The place of evidence-based medicine among primary health care physicians in Riyadh region, Saudi Arabia
Source: Family Practice, Volume 19, Number 5, 1 October 2002 , pp. 537-542(6)
Publisher: Oxford University Press
Abstract:Background. Evidence-based medicine (EBM) is a style of practice in which doctors manage problems by reference to valid and relevant information. Unfortunately, research consistently has shown that clinical decisions rarely are based on the best available evidence. Since primary care is the essential foundation in effective health care systems, it follows that providing evidence-based primary care would reflect positively on the community’s health.
Objectives. Our aim was to explore the awareness and the attitude of primary health care physicians (PHCPs) towards evidence-based medicine (EBM) and determine their related educational needs.
Methods. A questionnaire study was carried out of all 650 PHCPs practising at the Ministry of Health Primary Health Care Centres in Riyadh region, Saudi Arabia. Main outcome measures were respondents’ attitude towards EBM, ability to access and interpret evidence, perceived barriers to practising EBM and the best method of moving from opinion-based medicine to EBM.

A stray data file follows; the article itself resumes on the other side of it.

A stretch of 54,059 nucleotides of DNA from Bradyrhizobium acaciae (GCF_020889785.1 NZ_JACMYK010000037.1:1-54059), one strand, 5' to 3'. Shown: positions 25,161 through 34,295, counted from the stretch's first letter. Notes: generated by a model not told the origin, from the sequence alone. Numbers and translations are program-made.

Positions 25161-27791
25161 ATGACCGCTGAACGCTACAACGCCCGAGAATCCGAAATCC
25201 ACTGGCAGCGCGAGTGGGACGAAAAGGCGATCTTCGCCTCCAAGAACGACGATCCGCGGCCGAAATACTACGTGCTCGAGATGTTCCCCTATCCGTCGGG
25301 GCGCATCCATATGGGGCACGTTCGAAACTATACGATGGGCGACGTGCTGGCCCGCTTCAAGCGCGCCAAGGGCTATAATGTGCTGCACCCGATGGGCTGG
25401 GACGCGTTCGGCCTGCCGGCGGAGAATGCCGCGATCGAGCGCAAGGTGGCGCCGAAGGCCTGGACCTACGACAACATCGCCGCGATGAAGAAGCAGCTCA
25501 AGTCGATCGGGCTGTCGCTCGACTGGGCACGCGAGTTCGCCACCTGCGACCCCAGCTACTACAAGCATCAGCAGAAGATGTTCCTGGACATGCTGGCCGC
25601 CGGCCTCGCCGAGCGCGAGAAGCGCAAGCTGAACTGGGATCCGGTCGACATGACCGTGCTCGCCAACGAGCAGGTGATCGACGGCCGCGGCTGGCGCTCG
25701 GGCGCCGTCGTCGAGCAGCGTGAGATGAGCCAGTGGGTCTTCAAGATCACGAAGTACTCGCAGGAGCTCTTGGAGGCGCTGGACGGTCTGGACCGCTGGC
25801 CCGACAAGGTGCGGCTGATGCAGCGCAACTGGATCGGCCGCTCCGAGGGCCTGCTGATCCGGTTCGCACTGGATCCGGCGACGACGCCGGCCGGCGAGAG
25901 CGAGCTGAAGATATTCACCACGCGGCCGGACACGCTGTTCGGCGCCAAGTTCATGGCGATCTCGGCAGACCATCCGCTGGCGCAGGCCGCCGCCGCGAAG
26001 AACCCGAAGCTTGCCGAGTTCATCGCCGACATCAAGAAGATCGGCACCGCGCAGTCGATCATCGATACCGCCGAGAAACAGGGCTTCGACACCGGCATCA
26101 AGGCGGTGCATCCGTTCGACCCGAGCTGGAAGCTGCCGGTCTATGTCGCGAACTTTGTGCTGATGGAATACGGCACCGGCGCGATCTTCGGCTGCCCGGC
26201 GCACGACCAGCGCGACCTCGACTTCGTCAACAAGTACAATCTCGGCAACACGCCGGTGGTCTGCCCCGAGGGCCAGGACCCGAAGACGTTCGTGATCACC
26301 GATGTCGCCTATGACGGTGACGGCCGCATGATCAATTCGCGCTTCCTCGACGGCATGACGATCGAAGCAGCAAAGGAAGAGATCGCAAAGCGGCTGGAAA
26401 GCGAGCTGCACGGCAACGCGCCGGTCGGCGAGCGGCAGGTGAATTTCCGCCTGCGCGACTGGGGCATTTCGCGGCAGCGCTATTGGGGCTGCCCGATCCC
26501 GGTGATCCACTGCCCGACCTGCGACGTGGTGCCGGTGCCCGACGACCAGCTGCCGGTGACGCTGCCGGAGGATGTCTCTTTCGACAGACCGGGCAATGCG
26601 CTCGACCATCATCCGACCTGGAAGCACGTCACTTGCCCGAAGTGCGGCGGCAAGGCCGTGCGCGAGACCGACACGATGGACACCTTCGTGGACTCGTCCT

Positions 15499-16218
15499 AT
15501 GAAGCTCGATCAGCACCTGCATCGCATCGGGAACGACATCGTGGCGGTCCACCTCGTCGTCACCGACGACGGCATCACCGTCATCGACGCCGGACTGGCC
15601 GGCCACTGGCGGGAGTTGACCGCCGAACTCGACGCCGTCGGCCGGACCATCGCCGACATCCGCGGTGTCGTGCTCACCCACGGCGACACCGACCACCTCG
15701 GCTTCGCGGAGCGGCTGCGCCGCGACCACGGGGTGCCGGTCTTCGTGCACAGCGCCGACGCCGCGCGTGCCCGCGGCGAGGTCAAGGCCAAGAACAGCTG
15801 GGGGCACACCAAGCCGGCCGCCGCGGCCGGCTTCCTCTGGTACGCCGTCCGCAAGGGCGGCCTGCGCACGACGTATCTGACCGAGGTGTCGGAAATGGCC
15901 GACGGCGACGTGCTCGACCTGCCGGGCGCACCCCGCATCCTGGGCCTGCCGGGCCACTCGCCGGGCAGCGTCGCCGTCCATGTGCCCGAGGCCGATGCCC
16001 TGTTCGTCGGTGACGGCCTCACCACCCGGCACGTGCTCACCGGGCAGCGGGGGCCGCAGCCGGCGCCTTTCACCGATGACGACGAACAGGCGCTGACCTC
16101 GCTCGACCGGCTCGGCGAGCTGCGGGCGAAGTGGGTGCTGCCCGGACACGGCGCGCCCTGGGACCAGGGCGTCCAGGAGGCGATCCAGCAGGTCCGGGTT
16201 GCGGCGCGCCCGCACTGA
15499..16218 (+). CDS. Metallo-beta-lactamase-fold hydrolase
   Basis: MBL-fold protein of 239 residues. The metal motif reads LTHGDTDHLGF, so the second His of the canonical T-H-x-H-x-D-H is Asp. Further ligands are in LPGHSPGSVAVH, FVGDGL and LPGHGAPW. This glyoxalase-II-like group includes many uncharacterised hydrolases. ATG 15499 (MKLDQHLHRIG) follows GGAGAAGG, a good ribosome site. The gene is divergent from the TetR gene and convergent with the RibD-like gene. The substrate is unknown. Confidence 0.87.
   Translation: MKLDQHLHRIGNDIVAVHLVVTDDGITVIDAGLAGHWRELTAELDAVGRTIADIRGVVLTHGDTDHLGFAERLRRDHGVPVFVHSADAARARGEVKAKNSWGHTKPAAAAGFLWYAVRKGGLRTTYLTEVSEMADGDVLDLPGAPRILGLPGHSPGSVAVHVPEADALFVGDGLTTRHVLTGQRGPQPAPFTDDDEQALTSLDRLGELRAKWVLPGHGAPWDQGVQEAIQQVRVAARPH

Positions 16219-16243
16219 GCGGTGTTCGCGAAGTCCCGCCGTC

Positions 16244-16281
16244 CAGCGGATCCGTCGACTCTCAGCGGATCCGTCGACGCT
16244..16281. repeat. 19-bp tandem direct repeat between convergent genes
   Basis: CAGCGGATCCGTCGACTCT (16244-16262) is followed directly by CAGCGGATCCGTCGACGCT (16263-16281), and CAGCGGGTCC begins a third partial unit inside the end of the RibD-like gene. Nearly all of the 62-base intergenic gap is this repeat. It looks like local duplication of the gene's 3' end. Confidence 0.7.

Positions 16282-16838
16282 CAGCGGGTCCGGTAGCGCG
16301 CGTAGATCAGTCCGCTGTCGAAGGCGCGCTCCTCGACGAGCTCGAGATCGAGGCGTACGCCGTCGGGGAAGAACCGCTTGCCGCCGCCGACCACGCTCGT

Results. Respondents (n = 559) mainly welcomed EBM and agreed that its practice improves patient care. They had a low level of awareness of extracting journals, review publications and databases, and even if aware, many did not use them. The most commonly read journals by the PHCPs were The Practitioner and Medicine Digest. Only 16% had access to bibliographic databases and 10% to the worldwide web. The respondents showed a partial understanding of the technical terms used in EBM. The major perceived barriers to practising EBM were patient overload and lack of personal time. Respondents thought that the most appropriate way to move towards EBM was by learning the skills of EBM (43%), followed by using evidence-based guidelines developed by colleagues (37%).
Conclusions. Efforts towards improving access to evidence-based guidelines and summaries are urgently needed. Teaching all the PHCPs literature searching and critical appraisal skills by feasible and friendly methods should be considered.
Document Type: Original Article
Publication date: 2002-10-01
- Family Practice is an international journal aimed at practitioners, teachers and researchers in the fields of family medicine, general practice and primary care in both developed and developing countries.